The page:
Diabetes is a serious disease that affects how the body uses glucose, the main type of sugar in the blood. Glucose comes from the foods people eat and is the major source of energy needed to fuel the body's functions. It is a metabolic disease requiring medical diagnosis, treatment, and lifestyle changes.
The three major categories of diabetes are type 1, type 2, and gestational diabetes. Type 1 and type 2 diabetes can lead to serious complications from high glucose levels, including blindness, kidney disease, and nerve damage, as well as vascular disease that can lead to amputations, heart disease, and stroke. Gestational diabetes is temporary, only lasting through pregnancy, however gestational diabetes places a woman at greater risk of developing type 2 diabetes at some later time in her life.
Pre-diabetes describes an increasingly common condition in which blood glucose levels are higher than normal but are not high enough to be considered diabetes. Research supported by the U.S. Department of Health and Human Services has shown that most people with this condition go on to develop type 2 diabetes within 10 years unless they make changes in their diet and level of physical activity, which can help them reduce their risks and avoid the debilitating disease. Prediabetes Facts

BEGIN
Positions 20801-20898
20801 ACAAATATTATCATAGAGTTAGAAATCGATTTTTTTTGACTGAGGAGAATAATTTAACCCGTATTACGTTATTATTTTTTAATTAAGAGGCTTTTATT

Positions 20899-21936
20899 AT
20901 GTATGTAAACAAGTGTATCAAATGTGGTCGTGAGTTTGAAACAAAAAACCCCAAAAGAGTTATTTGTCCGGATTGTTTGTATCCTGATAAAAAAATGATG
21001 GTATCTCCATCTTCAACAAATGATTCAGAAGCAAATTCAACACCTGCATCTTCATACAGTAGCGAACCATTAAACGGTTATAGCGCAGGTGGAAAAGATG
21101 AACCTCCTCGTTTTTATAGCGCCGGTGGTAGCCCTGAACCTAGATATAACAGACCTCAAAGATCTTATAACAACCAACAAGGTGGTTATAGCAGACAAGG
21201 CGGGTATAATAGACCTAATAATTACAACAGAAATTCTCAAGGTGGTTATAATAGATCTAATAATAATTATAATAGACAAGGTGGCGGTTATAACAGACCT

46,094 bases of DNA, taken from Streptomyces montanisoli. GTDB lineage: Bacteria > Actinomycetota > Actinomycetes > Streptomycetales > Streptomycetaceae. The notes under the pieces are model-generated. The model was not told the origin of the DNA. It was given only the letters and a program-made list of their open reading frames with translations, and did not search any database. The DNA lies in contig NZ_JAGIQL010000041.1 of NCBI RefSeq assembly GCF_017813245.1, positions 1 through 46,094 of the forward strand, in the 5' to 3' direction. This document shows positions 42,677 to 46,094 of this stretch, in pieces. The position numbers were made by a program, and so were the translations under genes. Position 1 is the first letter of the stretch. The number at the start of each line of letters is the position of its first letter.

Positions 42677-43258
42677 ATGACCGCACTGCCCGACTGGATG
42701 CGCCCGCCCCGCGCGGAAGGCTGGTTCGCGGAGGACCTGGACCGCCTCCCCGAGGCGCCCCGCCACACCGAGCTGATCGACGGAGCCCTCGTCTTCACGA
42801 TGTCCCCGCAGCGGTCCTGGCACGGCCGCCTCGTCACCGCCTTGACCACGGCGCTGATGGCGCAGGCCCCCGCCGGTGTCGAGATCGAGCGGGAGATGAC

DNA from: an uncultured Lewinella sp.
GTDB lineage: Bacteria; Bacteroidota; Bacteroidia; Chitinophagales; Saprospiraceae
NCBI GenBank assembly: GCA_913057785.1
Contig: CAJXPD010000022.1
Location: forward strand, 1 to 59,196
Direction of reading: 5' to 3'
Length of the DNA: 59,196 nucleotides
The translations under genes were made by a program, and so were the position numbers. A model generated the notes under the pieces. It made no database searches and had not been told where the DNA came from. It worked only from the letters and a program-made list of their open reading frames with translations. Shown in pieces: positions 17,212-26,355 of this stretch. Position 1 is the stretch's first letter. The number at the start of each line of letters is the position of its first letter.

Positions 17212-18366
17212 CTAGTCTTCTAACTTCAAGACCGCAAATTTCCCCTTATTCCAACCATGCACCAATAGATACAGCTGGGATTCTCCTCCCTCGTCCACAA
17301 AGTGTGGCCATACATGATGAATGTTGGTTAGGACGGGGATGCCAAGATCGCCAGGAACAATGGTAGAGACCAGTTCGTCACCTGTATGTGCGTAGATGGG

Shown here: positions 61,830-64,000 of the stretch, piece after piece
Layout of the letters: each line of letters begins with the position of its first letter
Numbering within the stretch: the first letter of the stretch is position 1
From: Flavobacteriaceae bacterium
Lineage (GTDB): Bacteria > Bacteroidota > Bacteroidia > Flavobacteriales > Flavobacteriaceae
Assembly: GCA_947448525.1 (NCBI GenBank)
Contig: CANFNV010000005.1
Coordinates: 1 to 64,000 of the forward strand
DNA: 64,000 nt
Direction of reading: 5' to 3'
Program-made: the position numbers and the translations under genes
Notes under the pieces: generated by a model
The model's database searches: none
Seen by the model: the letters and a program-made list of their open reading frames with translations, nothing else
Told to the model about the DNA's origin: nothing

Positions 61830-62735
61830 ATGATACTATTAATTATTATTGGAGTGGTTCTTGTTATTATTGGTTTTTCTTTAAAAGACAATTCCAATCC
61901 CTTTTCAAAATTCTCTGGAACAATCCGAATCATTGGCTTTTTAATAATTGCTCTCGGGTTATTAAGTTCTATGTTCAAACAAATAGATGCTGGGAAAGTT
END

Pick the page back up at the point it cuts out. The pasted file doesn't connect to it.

As of 2011, the CDC estimates that about 8.3% of the U.S. population or 25.8 million people have diabetes. Of those cases, 18.8 million people have been diagnosed and another 7.0 million people with diabetes have not yet been diagnosed. It is further estimated that 35% of U.S. adults aged 20 years or older have prediabetes. 2011 Factsheet
The Idaho Diabetes Prevention and Control Program, IDPCP, strives to promote clinical standards of care, reaching disparate population, promote wellness linkages, and reduce the risk of diabetes. This is done through four objectives:
Foot Exams, Risk Assessment, and Professional Training
Increasing dilated eye exams to prevent diabetic eye disease